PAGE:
News Analysis |
Lt Gen Kenneth F. McKenzie responding to a question asked to him by a senator about Pakistan’s role in Afghanistan has acknowledged that peace in Afghanistan goes through Pakistan and the latter is aware of it. “I do believe that any solution in Afghanistan is going to require the assistance of Pakistan.
It has to be a regional solution, not just a solution centered in Afghanistan,” Gen McKenzie replied. He was being questioned by the U.S Senate’s Armed Services Committee for the confirmation of his appointment as the next commander of the U.S Central Command.
All the Pakistani officials have stressed the need for meaningful dialogue between the stakeholders and offered all the assistance Pakistan can provide to facilitate the process.
It is the prerogative of the executive branch to nominate officials for the key positions in the United States, which are ultimately rejected or approved after the conformational hearings and vetting by the relevant congressional committee.
Pakistan – Key to the Endgame in Afghanistan
The recent developments in the United States of America regarding Pakistan underscore the established, understood, but often neglected fact that it is necessary to take Pakistan on board when it comes to the sustainable peace in Afghanistan. Both countries have a tangled history which reached its pinnacle during the Soviet Invasion of Afghanistan and the unrest it followed.
The statement from the in-line U.S commander and the recent letter which was sent by the U.S President Donald Trump to Prime Minister Imran Khan should help the brains in the United States to keep in mind Pakistan’s interest as well.
It is true that Pakistan cannot isolate itself from the United States altogether since it is still the major driving force on the global level in major spheres, but it also has significance for the United States especially in the context of Afghanistan. It is a healthy sign for the bilateral relations between both the countries that the next Commander is aware of the ground realities.
When asked whether he believed that Pakistan had still not acknowledged that it had a role to play in Afghanistan, General McKenzie said, “Pakistan knows very clearly that their assistance will be required to reach an end state in Afghanistan. I think the task that we have is to make it attractive to them so that they see that it is in their best interests to do that.”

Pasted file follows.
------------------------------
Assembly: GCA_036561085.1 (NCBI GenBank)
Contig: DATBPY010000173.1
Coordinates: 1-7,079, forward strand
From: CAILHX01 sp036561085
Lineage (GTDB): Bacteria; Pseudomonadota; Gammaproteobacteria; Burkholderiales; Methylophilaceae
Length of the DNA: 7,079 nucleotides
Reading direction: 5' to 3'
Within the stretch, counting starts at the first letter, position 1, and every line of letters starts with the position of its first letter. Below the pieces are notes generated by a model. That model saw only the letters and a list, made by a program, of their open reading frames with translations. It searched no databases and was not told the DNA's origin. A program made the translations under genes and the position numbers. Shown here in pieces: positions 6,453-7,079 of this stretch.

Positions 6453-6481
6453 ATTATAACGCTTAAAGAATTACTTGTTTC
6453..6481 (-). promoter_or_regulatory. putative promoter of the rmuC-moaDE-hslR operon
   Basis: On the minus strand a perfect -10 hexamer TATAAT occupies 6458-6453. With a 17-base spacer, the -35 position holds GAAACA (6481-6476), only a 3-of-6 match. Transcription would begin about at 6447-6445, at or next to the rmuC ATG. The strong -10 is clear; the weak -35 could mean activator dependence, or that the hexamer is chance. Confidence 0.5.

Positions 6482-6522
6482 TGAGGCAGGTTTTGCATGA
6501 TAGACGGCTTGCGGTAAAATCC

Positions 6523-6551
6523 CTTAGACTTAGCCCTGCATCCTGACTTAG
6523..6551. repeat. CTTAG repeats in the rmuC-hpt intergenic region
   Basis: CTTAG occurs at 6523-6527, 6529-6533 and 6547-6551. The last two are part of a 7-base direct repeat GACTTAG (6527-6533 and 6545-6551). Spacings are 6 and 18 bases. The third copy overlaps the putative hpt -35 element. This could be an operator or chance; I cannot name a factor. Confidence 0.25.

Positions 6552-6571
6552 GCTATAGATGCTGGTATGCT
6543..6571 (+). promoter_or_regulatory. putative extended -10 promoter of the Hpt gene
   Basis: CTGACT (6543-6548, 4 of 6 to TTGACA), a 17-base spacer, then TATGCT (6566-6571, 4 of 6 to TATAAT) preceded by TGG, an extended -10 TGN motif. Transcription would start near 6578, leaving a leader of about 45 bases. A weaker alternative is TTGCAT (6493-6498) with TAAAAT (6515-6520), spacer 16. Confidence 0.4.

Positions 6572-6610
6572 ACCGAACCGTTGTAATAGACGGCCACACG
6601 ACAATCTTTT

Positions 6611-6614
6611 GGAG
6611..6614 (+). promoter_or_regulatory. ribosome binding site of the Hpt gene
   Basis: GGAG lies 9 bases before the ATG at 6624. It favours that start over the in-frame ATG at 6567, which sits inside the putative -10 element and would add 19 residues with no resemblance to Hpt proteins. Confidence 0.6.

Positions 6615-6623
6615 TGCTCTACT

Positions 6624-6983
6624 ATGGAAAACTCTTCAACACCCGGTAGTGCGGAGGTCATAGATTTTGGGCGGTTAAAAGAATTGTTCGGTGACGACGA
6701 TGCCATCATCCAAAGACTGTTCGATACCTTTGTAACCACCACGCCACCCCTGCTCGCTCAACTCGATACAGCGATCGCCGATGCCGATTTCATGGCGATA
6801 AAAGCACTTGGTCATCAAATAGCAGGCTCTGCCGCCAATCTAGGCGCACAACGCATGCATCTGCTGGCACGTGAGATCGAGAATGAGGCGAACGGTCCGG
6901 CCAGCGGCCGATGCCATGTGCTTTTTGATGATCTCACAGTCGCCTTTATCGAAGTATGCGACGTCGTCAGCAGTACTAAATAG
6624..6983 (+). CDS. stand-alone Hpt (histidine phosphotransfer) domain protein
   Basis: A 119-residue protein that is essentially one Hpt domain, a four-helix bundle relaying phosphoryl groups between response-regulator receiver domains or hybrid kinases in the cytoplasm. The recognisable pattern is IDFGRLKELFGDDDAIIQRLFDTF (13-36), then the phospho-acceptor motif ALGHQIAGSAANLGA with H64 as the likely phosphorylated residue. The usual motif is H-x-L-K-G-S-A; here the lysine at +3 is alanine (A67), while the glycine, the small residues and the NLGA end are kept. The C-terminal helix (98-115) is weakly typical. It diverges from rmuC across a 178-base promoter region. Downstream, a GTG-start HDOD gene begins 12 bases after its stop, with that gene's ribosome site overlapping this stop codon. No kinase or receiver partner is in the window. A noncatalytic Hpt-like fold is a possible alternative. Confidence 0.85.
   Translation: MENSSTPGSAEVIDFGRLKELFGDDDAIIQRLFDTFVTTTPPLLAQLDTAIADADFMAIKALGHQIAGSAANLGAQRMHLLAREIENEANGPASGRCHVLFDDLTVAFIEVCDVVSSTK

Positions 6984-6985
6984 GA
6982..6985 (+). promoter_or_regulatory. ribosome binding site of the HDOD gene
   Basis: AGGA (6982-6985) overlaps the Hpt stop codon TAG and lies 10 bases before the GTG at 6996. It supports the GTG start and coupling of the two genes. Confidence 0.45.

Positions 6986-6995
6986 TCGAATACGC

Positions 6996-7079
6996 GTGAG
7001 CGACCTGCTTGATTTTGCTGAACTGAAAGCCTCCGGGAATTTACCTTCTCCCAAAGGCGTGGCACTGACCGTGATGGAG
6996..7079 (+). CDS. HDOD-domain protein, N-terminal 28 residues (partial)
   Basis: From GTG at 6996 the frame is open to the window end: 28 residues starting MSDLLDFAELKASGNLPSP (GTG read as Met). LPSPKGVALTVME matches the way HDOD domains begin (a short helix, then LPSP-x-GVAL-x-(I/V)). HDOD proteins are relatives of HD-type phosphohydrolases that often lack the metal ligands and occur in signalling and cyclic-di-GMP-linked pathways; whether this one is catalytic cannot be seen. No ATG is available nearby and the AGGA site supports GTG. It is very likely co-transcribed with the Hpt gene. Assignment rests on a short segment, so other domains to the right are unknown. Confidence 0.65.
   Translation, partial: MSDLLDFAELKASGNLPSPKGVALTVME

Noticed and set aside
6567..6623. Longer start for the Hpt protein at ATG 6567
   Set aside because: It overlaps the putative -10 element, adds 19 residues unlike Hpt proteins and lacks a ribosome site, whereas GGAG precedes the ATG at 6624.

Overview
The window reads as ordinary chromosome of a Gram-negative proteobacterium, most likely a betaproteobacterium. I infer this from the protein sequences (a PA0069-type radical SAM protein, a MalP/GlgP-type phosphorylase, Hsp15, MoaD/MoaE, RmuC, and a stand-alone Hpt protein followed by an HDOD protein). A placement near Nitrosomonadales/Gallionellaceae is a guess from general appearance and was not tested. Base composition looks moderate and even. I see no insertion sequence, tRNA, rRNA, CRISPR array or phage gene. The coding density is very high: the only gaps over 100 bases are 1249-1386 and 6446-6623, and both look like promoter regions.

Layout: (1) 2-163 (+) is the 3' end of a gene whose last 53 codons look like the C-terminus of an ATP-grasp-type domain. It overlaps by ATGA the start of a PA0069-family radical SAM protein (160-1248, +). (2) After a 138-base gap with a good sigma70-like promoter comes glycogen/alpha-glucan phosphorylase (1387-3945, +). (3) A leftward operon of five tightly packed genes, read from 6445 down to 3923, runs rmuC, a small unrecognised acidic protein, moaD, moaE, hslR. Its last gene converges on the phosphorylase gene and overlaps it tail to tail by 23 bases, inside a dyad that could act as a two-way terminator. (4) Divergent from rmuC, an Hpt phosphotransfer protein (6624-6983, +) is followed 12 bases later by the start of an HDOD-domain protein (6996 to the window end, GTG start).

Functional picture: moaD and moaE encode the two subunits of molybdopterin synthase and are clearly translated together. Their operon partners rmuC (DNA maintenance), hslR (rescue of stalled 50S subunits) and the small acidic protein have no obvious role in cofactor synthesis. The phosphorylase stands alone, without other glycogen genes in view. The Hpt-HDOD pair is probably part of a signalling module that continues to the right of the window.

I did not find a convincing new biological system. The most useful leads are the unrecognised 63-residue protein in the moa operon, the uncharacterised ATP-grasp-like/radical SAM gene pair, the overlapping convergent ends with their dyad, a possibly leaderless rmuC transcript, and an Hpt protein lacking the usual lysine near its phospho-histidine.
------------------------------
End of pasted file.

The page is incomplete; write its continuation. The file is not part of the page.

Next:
The U.S Special Envoy for Afghanistan Zalmay Khalilzad has set off for another round of official trips to all the countries which may influence the Taliban directly or indirectly.
It is gradually coming to the realization of the United States that Pakistan’s own security and regional strategic interests cannot be taken for granted anymore; particularly with the growing influence of India in Afghanistan which now a web of consulates all over the country utilizes to spread unrest inside Pakistan.
Taliban are Likely to Stay
General McKenzie has stated that Taliban are most likely to be the essential part of the negotiated set up once the United States leaves Afghanistan. The statement at large expresses the realistic approach which has been seen in the U.S attitude recently.
He also suggested that the capacity building of the Afghan Forces would be the goal once he gets the reins of the military affairs in the only country where the U.S officially has boots on the ground. “Their losses have been very high. They are fighting hard, but their losses are not going to be sustainable unless we correct this problem,” Lt Gen McKenzie told the Senate Armed Services Committee.
The U.S Special Envoy for Afghanistan Zalmay Khalilzad has set off for another round of official trips to all the countries which may influence the Taliban directly or indirectly. Currently, he is in Pakistan where he has met, Foreign Secretary Tehmina Janjua, Foreign Minister Shah Mahmood Qureshi, and Prime Minister Imran Khan. All the Pakistani officials have stressed the need for meaningful dialogue between the stakeholders and offered all the assistance Pakistan can provide to facilitate the process.